Canada's not a bilingual country

Actualité québécoise - de la dépendance québécoise et du triomphalisme canadian

- This is an edited version of a column that originally appeared in the Calgary Sun in 2001


When an Alliance MP recently rose in the House of Commons to attack the administration of official bilingualism, he did more than just challenge a government policy -- he committed heresy.
After all, enforced national bilingualism in this country isn't mere policy. It has attained the status of a religion. It's a dogma which one is supposed to accept without question.
So it's no wonder the Alliance MP's views triggered outrage among bilingualism's chief apostles; the liberal media, the Liberal Party and the Red Tories.
I have difficulty seeing what's so "extremist" about questioning the costs and failure of current language policy.
My own experience with bilingualism goes back to the summer of 1968. My parents sent me crosstown to a primitive immersion course, probably more to get me out of their hair than to help construct a new federal theology.
In those days, the promise was bilingualism would lead to a new country -- more united, more fair, truly bilingual.
It didn't work.
In fact, Canadians aren't much more bilingual today than they were back then.
According to the 1996 census, the proportion of Canadians who are English-French bilingual is 17%. But, as far back as 1951, that number was well over 12%.
Even this puny growth in official bilingualism (at enormous long-term federal expense) is doubtless exaggerated.
Many anglophones especially have pursued immersion programs and are encouraged to consider themselves bilingual. But with no deep economical, social or cultural reason to master and maintain the French language, the skill simply atrophies.
Why? It's extraordinarily difficult for someone to become bilingual in a country that is not.
And make no mistake. Canada is not a bilingual country. In fact it is less bilingual today than it has ever been. Oops, I committed heresy again.
While the proportion of officially bilingual Canadians has remained relatively static, real bilingualism in Canada is quite geographically isolated.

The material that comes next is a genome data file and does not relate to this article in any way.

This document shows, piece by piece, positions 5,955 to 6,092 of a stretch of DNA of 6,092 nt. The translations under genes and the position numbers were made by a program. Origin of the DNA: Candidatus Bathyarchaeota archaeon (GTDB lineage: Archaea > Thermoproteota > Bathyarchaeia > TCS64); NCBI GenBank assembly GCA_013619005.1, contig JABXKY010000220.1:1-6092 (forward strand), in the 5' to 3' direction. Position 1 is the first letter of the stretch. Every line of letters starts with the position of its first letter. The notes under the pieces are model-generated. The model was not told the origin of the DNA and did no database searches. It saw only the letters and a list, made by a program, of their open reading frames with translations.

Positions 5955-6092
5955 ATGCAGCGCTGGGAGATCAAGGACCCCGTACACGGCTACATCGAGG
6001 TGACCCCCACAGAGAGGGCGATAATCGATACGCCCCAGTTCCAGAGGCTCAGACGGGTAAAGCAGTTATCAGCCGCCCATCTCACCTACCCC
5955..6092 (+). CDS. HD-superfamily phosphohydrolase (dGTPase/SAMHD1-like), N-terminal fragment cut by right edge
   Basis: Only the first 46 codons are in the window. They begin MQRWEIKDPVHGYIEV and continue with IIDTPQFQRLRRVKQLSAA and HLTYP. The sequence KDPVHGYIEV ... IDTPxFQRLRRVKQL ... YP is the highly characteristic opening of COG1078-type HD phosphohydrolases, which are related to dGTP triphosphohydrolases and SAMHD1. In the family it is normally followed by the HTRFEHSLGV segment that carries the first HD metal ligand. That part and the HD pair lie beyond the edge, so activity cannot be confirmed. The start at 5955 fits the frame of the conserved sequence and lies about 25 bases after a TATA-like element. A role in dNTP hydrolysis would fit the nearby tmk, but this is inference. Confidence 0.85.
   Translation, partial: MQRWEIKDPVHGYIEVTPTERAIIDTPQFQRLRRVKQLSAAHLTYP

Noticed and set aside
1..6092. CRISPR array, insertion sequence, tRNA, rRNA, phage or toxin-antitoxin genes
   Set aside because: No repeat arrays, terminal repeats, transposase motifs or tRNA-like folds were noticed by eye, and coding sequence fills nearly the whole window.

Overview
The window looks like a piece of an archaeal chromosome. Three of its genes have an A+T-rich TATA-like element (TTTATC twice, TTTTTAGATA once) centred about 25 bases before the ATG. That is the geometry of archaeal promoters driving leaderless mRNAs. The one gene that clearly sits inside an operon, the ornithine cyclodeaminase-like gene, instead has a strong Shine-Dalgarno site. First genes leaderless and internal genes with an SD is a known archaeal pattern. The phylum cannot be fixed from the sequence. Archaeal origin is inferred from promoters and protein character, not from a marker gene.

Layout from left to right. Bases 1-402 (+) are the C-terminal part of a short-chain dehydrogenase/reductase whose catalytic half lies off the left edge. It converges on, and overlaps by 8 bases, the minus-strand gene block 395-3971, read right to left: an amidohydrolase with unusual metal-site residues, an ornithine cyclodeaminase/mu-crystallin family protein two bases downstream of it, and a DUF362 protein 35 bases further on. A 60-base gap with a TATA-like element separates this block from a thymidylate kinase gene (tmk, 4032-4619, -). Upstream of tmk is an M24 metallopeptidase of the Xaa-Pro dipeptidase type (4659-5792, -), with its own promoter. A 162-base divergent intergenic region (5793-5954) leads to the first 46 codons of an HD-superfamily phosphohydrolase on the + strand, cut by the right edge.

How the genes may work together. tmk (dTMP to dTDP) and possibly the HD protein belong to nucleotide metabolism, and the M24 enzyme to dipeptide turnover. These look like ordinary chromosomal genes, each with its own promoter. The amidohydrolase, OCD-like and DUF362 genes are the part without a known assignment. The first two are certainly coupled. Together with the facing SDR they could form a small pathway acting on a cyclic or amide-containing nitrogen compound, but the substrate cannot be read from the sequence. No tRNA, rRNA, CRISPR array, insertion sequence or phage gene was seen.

Most francophones live in French unilingual regions of Canada -- mainly Quebec -- and most anglophones live in English unilingual regions outside the province.
Areas with significant numbers of both linguistic groups are almost all narrowly con-c entrated near the New Brunswick-Quebec and Quebec- Ontario borders, where most genuinely bilingual Canadians also reside.
There's nothing wrong with this. A unilingual anglophone or unilingual francophone is as much a "real Canadian" as a bilingual one.
The difficulty only comes when the federal Liberals insist Canada become the bilingual country it is not. But the ugly truth is even the Liberals are losing faith in their own creed. They are not practising what they preach.
While there have been attempts to promote French outside of Quebec, the federal government has increasingly surrendered to Quebec's activist policies of official unilingualism.
The discrimination against English and English institutions by Quebec language laws is well documented.
The Liberals, of course, believe emphasizing Canada's "Frenchness" will encourage more loyalty to Canada among Quebecois. But as Quebec becomes more French and the rest of Canada becomes more English, it really means the Quebecois identify more with Quebec than with Canada.
So there you have it. As a religion, bilingualism is the god that failed. It has led to no fairness, produced no unity, and cost Canadian taxpayers untold millions.
I guess that's what happens when you mix church and state.
- This is an edited version of a column that originally appeared in the Calgary Sun in 2001

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